Extreme sports are comprised of dangerous sports that offer adrenaline rushes to the participant. Mistakes in these sports are costly and can result in serious injury or death of the competitor.
The definition of 'extreme sport' is forever evolving. During the 1970-80's, only sports such as hang gliding where death was common place would have of been considered extreme. Today, the definition has evolved to include sports that offer adrenaline rushes as well.
Several of the sports have gained their reputation as being 'extreme' because they are a variation of a safer sport that is performed at a greater level of difficulty. An example of this type of extreme sport would be mountain biking. While bicycling is often considered to be relatively safe, the modification of adding a high speed downhill though a wooded terrain with jumps would not be considered safe for the average bicyclist.
Several of these sports carry a stigmata of 'certain death’. This reputation was gained when the sport was in their infancy and technology and/or educational standards was lacking. Today, technological advances in equipment and training have reduced the chance of injury or death. Most often, injuries in these sports are credited to the lack of training of the participant or the overconfidence of the trained participant.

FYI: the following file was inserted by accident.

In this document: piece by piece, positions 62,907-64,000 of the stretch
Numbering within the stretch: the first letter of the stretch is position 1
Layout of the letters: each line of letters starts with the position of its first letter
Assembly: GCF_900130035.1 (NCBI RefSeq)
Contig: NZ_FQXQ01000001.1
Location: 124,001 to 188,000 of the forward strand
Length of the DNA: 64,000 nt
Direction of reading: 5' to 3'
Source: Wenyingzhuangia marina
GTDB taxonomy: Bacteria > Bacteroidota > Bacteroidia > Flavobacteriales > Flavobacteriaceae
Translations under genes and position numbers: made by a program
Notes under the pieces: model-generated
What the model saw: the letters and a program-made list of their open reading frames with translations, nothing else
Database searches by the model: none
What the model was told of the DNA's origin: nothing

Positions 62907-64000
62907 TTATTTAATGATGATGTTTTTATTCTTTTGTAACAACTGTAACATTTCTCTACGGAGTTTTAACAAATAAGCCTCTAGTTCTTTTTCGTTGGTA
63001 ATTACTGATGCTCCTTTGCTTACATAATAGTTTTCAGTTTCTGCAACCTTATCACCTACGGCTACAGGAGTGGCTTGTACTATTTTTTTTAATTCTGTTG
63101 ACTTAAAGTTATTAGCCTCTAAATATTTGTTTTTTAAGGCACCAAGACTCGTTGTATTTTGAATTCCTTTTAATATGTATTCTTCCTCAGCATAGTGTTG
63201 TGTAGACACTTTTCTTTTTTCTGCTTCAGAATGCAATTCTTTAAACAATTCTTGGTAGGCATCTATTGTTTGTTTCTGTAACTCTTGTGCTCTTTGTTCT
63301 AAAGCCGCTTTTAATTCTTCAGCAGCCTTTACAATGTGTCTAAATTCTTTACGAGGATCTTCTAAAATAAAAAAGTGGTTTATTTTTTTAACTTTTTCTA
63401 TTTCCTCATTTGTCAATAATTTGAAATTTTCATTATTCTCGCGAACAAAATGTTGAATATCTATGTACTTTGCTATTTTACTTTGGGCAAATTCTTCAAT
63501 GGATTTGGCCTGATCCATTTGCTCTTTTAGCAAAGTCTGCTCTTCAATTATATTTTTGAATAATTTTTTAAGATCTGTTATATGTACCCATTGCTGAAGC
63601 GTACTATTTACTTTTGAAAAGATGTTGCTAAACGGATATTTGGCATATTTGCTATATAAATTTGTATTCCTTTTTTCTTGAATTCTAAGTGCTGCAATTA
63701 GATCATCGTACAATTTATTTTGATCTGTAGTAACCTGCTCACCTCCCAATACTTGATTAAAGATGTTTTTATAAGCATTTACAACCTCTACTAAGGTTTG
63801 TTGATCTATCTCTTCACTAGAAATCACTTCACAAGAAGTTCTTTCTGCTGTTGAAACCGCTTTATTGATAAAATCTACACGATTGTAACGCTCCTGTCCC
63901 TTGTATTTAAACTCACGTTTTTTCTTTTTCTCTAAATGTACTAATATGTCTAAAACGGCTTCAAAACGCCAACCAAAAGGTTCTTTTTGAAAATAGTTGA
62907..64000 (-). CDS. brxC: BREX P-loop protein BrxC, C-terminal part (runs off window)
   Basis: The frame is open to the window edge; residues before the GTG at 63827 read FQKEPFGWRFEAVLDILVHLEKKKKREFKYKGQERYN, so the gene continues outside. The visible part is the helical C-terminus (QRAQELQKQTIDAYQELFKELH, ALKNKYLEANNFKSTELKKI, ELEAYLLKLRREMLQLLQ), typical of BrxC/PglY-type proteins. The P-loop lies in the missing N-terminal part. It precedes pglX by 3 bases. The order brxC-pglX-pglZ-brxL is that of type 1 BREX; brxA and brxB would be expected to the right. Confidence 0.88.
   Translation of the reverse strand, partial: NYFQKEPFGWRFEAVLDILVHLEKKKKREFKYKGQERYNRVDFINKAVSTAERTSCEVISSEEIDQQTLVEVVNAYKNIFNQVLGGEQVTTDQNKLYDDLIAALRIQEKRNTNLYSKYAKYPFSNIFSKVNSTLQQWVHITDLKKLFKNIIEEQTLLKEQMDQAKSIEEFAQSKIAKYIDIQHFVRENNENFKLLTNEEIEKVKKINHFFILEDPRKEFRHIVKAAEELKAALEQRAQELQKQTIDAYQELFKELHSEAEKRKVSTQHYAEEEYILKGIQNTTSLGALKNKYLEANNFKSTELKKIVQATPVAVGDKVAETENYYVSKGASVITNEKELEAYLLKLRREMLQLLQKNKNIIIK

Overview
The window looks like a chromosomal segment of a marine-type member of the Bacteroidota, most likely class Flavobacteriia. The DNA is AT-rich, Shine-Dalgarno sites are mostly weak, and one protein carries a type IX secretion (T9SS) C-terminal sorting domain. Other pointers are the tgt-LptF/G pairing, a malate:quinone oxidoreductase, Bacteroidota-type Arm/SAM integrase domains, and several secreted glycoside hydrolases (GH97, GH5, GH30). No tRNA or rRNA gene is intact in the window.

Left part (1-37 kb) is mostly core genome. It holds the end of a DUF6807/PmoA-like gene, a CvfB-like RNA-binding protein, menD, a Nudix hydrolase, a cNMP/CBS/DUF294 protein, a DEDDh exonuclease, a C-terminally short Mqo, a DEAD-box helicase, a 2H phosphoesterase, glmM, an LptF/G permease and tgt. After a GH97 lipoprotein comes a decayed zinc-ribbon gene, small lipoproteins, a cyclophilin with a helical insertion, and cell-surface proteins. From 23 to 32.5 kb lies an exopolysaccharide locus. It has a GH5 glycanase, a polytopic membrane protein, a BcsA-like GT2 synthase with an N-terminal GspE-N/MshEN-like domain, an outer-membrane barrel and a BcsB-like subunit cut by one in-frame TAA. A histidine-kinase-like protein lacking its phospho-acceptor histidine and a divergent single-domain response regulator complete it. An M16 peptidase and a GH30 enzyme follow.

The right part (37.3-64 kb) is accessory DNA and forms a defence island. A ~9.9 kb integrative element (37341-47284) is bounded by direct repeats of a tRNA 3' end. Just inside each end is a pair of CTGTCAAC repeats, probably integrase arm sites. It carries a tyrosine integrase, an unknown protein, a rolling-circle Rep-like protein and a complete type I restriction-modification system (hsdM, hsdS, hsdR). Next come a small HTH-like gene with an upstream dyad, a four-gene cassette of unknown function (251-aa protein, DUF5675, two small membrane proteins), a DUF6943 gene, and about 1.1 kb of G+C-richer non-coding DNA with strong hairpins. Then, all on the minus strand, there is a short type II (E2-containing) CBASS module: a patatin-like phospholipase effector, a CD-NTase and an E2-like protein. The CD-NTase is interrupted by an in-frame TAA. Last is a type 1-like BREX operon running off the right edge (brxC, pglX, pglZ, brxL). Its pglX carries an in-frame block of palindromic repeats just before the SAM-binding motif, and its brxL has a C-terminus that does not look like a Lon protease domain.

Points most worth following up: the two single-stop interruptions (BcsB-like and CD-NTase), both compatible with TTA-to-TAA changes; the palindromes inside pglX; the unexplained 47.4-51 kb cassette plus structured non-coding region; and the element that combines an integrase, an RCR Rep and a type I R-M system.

Sports such as skateboarding and mountain biking are most often enjoyed without any professional training. Other sports such as skydiving and para-gliding requires the participant to obtain a certification or license before partaking in the sport. Experts agree that it is advisable for the beginner to take professional training if available for their sport.